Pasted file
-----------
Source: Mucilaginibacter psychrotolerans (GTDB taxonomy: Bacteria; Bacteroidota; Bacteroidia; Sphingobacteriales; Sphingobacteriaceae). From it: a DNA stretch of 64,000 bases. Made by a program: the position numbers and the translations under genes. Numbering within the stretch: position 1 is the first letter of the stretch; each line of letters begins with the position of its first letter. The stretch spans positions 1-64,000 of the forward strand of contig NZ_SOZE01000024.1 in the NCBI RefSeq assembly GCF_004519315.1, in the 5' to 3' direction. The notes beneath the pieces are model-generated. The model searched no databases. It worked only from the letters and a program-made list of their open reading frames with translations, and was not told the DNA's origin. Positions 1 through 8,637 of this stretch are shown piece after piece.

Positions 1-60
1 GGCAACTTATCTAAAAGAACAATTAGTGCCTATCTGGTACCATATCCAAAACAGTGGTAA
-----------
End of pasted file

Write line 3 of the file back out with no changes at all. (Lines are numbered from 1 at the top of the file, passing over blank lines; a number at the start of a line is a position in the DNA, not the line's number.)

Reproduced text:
1 GGCAACTTATCTAAAAGAACAATTAGTGCCTATCTGGTACCATATCCAAAACAGTGGTAA